ENDANGERED SPECIES -- All the recent headlines about delisting gray wolves and Idaho's planning for a fall hunting season and even aerial hunting in the Lolo zone have prompted the Washington Fish and Wildlife Department to issue a press release with a warning that wolves are still protected in Washington.
Indeed, wolves still have protections everywhere in the Lower 48. Idaho has started selling wolf tags this week, but the season hasn't started, and even when it does it will be controlled.
Read on for wolf details and updates spelled out in the WDFW release.
Also, check out this Seattle Times story on how delisting technically affects the status of some wolves in Washington.
OLYMPIA – Although wolves have been removed from federal Endangered Species Act (ESA) protection in the eastern third of Washington state, they remain protected as a state endangered species throughout Washington.
Under Congressional direction that prevents any judicial review, the U.S. Fish and Wildlife Service (USFWS) has removed the northern Rocky Mountain population of gray wolves from federal endangered status. The action affects wolves in Montana, Idaho, the eastern third of Oregon and Washington and a small area of north central Utah.
The federal de-listing covers eastern Washington east of State Route 97 from the Canadian border to Highway 17, east of Highway 17 to State Route 395, and east of State Route 395 to the Oregon border. That federal de-listing boundary was based on the anticipated dispersal of wolves from recovered populations in the other states.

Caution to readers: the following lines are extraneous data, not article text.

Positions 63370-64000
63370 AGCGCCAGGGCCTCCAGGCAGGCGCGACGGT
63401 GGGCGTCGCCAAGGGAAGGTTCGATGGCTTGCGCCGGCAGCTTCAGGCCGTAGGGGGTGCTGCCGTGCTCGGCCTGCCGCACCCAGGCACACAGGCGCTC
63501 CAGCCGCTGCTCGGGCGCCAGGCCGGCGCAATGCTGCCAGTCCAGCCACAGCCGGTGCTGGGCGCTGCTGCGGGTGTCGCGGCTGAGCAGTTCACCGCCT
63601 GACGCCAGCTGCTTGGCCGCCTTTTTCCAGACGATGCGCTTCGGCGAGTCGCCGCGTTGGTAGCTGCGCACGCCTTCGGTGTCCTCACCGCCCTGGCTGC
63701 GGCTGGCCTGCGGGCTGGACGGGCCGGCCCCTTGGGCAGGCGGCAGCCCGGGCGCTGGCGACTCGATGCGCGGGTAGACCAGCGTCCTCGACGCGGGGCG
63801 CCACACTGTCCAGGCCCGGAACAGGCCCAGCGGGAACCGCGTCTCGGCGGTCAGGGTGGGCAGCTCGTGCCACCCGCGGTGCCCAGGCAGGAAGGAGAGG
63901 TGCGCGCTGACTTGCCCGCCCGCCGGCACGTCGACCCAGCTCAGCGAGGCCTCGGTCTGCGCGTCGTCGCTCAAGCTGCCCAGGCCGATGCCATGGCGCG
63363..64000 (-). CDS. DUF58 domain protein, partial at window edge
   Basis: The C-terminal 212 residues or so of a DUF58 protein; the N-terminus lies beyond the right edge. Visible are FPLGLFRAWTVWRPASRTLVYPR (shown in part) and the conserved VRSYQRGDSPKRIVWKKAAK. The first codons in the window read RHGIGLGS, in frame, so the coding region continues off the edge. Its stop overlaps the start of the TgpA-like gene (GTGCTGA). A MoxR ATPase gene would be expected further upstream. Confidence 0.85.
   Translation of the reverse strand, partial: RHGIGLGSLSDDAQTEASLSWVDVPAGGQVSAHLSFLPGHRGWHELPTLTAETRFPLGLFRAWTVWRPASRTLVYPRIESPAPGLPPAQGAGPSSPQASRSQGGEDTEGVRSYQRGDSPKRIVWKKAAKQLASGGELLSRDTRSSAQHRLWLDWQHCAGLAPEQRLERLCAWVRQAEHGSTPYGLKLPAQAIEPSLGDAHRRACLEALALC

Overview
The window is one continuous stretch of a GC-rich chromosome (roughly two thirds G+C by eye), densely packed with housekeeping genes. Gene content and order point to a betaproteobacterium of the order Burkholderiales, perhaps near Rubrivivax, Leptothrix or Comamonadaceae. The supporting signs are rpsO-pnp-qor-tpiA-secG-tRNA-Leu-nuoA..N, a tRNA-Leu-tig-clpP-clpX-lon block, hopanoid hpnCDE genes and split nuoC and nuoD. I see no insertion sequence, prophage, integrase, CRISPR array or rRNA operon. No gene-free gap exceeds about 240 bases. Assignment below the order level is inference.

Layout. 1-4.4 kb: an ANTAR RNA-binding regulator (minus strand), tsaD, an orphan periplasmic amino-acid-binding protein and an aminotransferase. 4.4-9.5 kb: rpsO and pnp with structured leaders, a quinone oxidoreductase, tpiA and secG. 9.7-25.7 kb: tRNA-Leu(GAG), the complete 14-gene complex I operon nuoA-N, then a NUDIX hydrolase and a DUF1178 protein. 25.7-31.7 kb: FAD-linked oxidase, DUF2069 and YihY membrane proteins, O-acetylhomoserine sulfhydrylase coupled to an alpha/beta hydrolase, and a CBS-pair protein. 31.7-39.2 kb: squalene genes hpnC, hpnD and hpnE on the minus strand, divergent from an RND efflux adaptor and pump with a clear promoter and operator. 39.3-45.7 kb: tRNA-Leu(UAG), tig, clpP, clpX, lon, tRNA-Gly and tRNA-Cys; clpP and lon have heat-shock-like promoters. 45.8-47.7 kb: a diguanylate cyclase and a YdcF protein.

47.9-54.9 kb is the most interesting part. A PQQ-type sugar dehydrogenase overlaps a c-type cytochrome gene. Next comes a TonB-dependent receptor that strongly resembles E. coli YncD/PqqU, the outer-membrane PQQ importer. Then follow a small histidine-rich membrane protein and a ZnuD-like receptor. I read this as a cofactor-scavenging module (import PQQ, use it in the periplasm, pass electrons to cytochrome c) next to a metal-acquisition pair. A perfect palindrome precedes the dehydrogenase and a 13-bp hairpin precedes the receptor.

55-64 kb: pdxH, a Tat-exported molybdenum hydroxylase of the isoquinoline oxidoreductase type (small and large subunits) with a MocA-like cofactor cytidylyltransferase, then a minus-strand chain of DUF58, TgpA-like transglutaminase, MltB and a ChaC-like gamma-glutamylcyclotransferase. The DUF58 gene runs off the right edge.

Wolves are still state-listed as endangered in Washington because their numbers are low and they do not inhabit most of their historic range, according to Washington Department of Fish and Wildlife (WDFW) biologists. The state population is estimated at two dozen wolves, with only a couple of successful breeding pairs or packs with pups documented to date.
Wolves remain federally listed as an endangered species in the western two-thirds of the state.
“The federal de-listing means that in the eastern third of Washington, the state is the lead for wolf management, including response to reports of suspected wolf depredation of livestock,” said Harriet Allen, WDFW’s manager of threatened and endangered species.
Under state law (RCW 17.15.120) it is illegal to kill, harm or harass endangered species, including the gray wolf.
WDFW has collaborated with USFWS and the U.S. Department of Agriculture’s Wildlife Services to develop wolf response guidelines that address wolf/human conflict issues such as livestock depredation. The guidelines are posted on WDFW’s website at http://wdfw.wa.gov/conservation/gray_wolf/contacts.html#guidelines.
In the western portion of the state where wolves remain federally listed, USFWS has the lead for wolf management.
The recent federal delisting action does not impact the timeline of WDFW’s Draft Wolf Conservation and Management Plan and Environmental Impact Statement (EIS).
The state plan has been under development with a 17-citizen Wolf Working Group since 2007. Plan development included public scoping and a public comment period on draft alternatives. WDFW staff members are currently incorporating public comments into the draft plan. The draft plan is scheduled to be reviewed with the Wolf Working Group in June, and is scheduled to be presented to the Washington Fish and Wildlife Commission in August. Commission review and action on a final plan are anticipated by the end of this year.
Information about wolves, including wolf-livestock conflict prevention and suspected wolf depredation reporting, is available on WDFW’s website at http://wdfw.wa.gov/conservation/gray_wolf/. Reports of wolf sightings can be made on the wolf reporting hotline at 1(888)584-9038.
After being extirpated as a breeding species in the 1930’s, wolves have been naturally returning to Washington over a period of years. The first documented breeding pair was confirmed in western Okanogan County in 2008. A second pair with pups was confirmed in Pend Oreille County in 2009. WDFW biologists continue field work to document the presence of other possible breeding pairs